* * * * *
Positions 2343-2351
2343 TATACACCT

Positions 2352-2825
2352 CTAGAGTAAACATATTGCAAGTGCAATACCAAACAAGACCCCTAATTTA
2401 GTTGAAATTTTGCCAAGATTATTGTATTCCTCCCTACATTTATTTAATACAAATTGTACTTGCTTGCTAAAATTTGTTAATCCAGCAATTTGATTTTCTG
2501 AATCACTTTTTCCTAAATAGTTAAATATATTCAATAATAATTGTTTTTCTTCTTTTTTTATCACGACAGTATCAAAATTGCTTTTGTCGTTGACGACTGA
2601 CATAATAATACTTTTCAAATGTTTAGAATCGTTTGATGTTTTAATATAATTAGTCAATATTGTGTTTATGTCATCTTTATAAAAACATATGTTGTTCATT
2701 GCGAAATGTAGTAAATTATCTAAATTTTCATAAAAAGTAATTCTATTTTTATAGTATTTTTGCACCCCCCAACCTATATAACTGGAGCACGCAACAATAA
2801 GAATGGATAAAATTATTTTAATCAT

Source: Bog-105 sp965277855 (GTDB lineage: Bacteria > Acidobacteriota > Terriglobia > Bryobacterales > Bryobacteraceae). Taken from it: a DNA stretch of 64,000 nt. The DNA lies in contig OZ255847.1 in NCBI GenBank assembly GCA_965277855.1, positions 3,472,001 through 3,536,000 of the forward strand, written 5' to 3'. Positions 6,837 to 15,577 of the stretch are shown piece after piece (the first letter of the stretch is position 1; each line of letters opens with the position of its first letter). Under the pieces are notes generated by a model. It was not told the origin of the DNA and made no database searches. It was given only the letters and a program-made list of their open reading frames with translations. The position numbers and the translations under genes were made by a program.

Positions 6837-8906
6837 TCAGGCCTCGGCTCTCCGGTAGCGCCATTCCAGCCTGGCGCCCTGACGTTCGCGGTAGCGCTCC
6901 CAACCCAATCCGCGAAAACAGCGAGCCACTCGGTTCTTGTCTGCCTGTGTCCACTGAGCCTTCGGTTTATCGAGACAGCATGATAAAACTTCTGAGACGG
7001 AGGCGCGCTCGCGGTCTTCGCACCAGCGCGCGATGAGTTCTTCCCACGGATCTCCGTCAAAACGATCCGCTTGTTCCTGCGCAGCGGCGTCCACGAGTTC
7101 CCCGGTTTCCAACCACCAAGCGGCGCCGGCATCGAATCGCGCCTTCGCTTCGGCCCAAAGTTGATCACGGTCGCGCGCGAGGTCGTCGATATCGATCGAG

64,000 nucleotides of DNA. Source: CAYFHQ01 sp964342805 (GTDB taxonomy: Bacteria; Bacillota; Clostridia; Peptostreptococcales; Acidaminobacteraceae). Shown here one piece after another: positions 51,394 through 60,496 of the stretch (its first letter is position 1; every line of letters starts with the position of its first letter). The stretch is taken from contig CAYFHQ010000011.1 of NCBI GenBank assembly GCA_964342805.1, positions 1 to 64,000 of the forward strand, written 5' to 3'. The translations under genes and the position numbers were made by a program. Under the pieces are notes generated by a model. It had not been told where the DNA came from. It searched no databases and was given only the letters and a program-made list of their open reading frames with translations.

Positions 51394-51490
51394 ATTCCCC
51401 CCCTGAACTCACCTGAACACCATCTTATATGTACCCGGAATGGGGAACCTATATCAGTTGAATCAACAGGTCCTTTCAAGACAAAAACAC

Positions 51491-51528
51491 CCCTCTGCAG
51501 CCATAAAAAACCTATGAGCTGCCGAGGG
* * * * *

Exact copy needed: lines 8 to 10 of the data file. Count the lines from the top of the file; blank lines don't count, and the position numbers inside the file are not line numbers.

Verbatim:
2701 GCGAAATGTAGTAAATTATCTAAATTTTCATAAAAAGTAATTCTATTTTTATAGTATTTTTGCACCCCCCAACCTATATAACTGGAGCACGCAACAATAA
2801 GAATGGATAAAATTATTTTAATCAT

Source: Bog-105 sp965277855 (GTDB lineage: Bacteria > Acidobacteriota > Terriglobia > Bryobacterales > Bryobacteraceae). Taken from it: a DNA stretch of 64,000 nt. The DNA lies in contig OZ255847.1 in NCBI GenBank assembly GCA_965277855.1, positions 3,472,001 through 3,536,000 of the forward strand, written 5' to 3'. Positions 6,837 to 15,577 of the stretch are shown piece after piece (the first letter of the stretch is position 1; each line of letters opens with the position of its first letter). Under the pieces are notes generated by a model. It was not told the origin of the DNA and made no database searches. It was given only the letters and a program-made list of their open reading frames with translations. The position numbers and the translations under genes were made by a program.